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How to Make Grass Grow Thicker

By Amrita Chuasiriporn ; Updated September 21, 2017
Thick, healthy grass requires consistent maintenance.

Thick grass is healthy grass. To create healthy grass only requires thoughtful maintenance. Like other types of plants, grass has specific feeding, drainage and trimming (or, in the case of grass, mowing) requirements. Once you understand what grass needs to succeed, your grass will naturally grow thick, lush and beautiful. Initial maintenance may take extra effort, especially if your lawn is currently in need of rescue. Continued lawn maintenance will be lessened, as long as you do it regularly.

Sharpen lawnmower blades and keep them sharp. Visit a specialist in lawnmower blade servicing and sharpening for best results.

Mow lawn regularly to a height of 3 3/4 to 4 inches. Mow fine fescue grasses about 1/2 inch lower. Regular intervals will vary depending on grass type and climate. Use the height of the grass as your guide.

Mulch grass clippings or run over them with your lawnmower to chop them finely. Leave them scattered evenly on your lawn; this allows the small pieces to break down and naturally fertilize your lawn.

Apply a slow-release fertilizer twice in the spring and once in the fall using a spreader. Use the directions on the package to determine the rate of application; each brand and product has different instructions.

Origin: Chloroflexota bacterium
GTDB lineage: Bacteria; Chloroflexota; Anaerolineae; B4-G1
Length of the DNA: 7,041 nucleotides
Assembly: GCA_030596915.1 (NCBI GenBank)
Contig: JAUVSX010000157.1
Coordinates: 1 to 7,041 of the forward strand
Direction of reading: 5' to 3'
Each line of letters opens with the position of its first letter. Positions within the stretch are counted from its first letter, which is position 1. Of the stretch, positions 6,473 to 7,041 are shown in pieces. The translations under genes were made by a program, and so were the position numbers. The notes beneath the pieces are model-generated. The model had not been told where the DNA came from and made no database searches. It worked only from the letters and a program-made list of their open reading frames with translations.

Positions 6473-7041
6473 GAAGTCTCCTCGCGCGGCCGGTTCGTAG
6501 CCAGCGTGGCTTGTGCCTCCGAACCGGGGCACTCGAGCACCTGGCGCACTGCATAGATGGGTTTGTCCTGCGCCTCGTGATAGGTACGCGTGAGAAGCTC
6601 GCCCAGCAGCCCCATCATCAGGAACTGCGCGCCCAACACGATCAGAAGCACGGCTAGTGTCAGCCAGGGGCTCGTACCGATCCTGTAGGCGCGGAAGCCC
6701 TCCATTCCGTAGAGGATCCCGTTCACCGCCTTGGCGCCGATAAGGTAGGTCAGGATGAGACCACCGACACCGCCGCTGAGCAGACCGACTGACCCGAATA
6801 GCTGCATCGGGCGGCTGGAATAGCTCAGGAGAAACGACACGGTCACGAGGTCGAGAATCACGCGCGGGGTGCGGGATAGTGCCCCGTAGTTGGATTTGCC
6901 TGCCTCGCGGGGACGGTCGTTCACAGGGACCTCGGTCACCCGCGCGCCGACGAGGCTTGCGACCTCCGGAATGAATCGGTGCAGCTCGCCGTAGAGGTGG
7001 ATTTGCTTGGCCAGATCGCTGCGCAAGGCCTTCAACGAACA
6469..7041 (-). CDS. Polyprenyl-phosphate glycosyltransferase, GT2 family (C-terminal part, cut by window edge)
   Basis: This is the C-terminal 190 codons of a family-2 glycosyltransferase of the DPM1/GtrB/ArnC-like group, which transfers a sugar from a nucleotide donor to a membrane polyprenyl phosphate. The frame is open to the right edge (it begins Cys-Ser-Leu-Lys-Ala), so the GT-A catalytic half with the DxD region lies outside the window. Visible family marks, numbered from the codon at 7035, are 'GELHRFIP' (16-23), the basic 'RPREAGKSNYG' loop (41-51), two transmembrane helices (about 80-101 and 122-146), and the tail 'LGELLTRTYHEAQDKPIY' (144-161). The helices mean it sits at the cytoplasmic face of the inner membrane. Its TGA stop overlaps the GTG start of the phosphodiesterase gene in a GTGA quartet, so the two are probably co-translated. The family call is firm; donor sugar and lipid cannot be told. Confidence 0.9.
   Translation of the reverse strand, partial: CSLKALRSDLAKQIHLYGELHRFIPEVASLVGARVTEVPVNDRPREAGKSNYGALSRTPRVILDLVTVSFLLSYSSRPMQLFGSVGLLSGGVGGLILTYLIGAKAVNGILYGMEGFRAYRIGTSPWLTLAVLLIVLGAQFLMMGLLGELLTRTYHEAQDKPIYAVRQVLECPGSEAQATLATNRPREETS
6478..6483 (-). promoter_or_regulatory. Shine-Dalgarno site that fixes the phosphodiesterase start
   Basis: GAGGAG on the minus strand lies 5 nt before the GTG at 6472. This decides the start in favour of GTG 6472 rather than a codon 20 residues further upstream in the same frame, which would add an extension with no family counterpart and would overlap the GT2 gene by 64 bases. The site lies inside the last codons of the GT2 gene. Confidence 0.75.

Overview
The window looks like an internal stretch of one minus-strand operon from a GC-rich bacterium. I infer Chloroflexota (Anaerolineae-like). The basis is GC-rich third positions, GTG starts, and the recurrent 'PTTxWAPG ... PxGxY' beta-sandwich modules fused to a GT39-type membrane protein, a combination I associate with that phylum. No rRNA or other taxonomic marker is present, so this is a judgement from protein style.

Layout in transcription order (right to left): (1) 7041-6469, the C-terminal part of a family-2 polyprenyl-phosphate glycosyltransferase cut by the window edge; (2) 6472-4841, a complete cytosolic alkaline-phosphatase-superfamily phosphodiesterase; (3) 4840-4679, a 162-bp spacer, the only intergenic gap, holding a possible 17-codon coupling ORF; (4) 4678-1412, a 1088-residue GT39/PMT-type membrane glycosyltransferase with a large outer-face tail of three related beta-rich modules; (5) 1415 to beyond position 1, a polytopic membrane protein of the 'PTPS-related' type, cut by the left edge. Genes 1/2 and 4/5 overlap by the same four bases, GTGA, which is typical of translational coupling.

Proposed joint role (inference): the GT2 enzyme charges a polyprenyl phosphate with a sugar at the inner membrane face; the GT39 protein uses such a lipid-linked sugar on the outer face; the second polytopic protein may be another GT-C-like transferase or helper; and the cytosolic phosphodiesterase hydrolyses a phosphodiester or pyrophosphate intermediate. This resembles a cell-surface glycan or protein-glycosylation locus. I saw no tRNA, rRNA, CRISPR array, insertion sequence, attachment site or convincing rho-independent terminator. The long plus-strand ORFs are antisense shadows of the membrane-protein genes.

Water less frequently, but more deeply. Use a sprinkler and a tuna can to apply an inch of water to an area at a time. Monitor the rate of water fall with the tuna can, and move the sprinkler to another location on the lawn when it is full.

Aerate once every few seasons to relieve soil compaction and allow water and nutrients to get deeper into the soil. Rent an aerator from a local agricultural supply rental company, or hire a lawn care service to do the job.

 

Things You Will Need

  • Lawnmower with sharp blades
  • Slow-release fertilizer
  • Spreader
  • Sprinkler
  • Tuna or cat food can
  • Aerator

Tips

  • Sharp lawnmower blades prevent excessive damage to grass blades as you mow. This helps prevent diseases from taking root and sickening your grass.
  • Mowing a lawn high allows the grass to spend more time developing deep, strong roots and less time sending up new shoots to replace what you have clipped. It also allows greater surface area to be exposed to the sun, which in turn allows for greater photosynthesis. This results in stronger, thicker grass with improved disease resistance.
  • Slow-release fertilizers take time to break down. Because of this, there is less risk of burning the grass by overfertilizing all at once. They also allow for continual, consistent feeding--exactly what your grass wants.
  • Watering deeply forces grass roots to go deeper in search of water, which results in stronger roots. It also discourages surrounding trees from sending their roots upward, where they compete with your grass for nutrients. Trees and grass both benefit.

About the Author

 

Amrita Chuasiriporn is a professional cook, baker and writer who has written for several online publications, including Chef's Blade, CraftyCrafty and others. Additionally, Chuasiriporn is a regular contributor to online automotive enthusiast publication CarEnvy.ca. Chuasiriporn holds an A.A.S. in culinary arts, as well as a B.A. in Spanish language and literature.